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Trio v5.0.0

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Next Feature Release

What's coming in the next release

I am very pleased to announce that the next release of Trio will add a new feature to its toolchain, support for both ES6 and CommonJS browser run-time JavaScript modules.

Support for JavaScript bundling will be provided by two scripted reference implementations, one for Browserify and CommonJS, and one for Rollup and ES6.

Both Browserify and Rollup were explicitly chosen because both are succinct implementations that limit their scope to only JavaScript bundling.

You can chose to use either reference implementation as is, or you can expand upon them to tailor them exactly to your project's requirements.

If you would prefer to use a library other than Browserify and Rollup then you can provide your own scripted implementation for the library of your choice.

What's changing in the next release

Before Trio was even a project, the ability to cache bust a website generated by it was acknowledged as a major required feature that must be provided in the future project's toolchain. So the development of a cache-busting facility was begun which ultimately resulted in the delivery of Buster.

At the time of Buster's initial development it was decided that Buster was to serve two roles, one as a standalone utility and one as member of Trio's toolchain. As a standalone utility Buster would have to be dynamic enough to satisfy a variety of use cases that its users may require. However, as part of Trio's toolchain Buster would be used only to cache bust "in place", meaning that cache busting is applied directly to the files in the release folder and no ability to restore or reverse the actions of cache busting would be needed because that could be satisfied by merely rebuilding the project for release.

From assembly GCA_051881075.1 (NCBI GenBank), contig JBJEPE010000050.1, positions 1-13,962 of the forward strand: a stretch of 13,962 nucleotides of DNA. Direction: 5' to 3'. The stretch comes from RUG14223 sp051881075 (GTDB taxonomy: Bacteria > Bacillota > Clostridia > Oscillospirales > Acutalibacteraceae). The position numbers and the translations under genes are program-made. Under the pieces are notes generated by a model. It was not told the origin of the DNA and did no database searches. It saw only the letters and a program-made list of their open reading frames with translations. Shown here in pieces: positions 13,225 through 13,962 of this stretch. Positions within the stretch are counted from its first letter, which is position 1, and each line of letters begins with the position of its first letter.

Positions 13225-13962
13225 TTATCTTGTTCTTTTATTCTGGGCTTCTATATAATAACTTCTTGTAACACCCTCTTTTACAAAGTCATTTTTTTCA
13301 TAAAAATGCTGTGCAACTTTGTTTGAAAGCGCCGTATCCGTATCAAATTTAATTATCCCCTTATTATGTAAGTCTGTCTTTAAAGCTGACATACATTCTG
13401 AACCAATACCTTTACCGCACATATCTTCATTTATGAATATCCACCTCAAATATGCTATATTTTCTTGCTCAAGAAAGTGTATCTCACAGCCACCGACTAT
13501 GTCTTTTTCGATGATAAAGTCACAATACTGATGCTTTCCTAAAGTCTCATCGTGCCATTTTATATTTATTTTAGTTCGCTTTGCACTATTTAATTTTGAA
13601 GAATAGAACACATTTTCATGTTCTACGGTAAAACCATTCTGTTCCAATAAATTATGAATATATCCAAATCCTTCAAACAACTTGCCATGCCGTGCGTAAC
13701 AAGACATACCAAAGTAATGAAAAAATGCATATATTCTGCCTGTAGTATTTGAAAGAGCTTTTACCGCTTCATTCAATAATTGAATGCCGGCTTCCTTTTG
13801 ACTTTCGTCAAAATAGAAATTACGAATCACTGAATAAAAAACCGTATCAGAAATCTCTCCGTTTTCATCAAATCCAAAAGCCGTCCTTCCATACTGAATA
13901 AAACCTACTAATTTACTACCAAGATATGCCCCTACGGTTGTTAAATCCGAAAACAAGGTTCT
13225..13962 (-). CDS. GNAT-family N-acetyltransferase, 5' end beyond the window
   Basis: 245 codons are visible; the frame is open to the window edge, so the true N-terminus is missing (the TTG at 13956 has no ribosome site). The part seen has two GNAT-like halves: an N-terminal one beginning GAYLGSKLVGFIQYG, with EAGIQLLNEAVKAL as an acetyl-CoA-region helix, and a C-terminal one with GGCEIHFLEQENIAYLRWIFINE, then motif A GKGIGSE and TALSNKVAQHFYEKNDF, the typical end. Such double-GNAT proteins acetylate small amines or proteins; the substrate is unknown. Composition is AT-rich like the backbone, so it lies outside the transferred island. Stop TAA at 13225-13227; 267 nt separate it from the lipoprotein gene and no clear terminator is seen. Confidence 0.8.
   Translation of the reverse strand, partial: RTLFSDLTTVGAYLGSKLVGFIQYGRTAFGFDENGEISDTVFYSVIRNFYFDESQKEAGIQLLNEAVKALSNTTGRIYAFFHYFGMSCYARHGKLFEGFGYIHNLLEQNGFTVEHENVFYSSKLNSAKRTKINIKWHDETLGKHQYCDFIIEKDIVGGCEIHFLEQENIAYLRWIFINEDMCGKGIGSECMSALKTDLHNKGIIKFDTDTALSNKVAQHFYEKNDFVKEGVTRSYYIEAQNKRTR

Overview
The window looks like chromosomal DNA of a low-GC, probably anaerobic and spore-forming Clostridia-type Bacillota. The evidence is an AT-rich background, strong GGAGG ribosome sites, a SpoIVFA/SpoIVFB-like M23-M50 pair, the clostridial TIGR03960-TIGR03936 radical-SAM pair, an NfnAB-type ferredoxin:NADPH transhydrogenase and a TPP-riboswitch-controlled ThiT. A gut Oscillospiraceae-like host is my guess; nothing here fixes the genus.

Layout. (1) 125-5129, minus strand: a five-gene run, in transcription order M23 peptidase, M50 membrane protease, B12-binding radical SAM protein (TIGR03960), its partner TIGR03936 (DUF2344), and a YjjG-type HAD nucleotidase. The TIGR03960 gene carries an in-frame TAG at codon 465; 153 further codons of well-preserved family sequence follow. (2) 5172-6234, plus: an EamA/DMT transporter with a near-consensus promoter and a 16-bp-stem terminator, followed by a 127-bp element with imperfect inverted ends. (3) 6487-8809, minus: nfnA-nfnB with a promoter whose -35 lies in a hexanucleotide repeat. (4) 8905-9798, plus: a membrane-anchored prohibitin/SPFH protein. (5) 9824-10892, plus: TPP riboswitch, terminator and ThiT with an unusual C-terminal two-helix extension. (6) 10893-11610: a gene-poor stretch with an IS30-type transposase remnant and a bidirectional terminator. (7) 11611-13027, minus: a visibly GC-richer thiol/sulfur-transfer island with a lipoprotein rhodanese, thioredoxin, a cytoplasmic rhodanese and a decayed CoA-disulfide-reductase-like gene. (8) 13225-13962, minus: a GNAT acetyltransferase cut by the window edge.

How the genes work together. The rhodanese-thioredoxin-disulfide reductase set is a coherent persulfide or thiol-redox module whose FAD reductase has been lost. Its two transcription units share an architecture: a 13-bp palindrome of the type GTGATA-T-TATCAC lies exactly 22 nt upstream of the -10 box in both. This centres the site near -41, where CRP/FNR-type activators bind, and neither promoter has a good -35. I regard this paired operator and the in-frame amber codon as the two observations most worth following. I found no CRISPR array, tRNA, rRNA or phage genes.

Since its initial release, Buster has become quite popular as a standalone utility and over time a pattern of its use as a standalone utility has emerged - the vast majority of its users are using Buster to cache bust their own projects "in place", just as how Trio internally uses Buster to cache bust its projects "in place".

With that revelation has come a decision to refactor Buster with the objective of simplifying its code base by removing all features that are not directly involved with cache busting "in place". The result will be a smaller and simpler code base that will be easier to maintain and which will be more in line with how it is actually being used by a vast majority of its users.

As an added benefit of refactoring an annoying bug in Buster will finally be addressed, and that is Buster's propensity to apply a file hash twice to a URL when it points to a file whose own name is in part used by another URL. For example, when hashing mybundle.js and Buster would ultimately hash as This bug has long been a pain point and addressing it in this refactoring will be a very high priority.

If you are currently using Buster as a standalone utility and you aren't using it to cache bust "in place" then we sincerely apologize for any inconvenience these changes may bring you. However, it shouldn't be very difficult to refactor your own projects to use Buster's cache busting "in place" by simply directing your project's build process to generate its release files into a dedicated folder which then can be targeted by Buster to be cache busted "in place".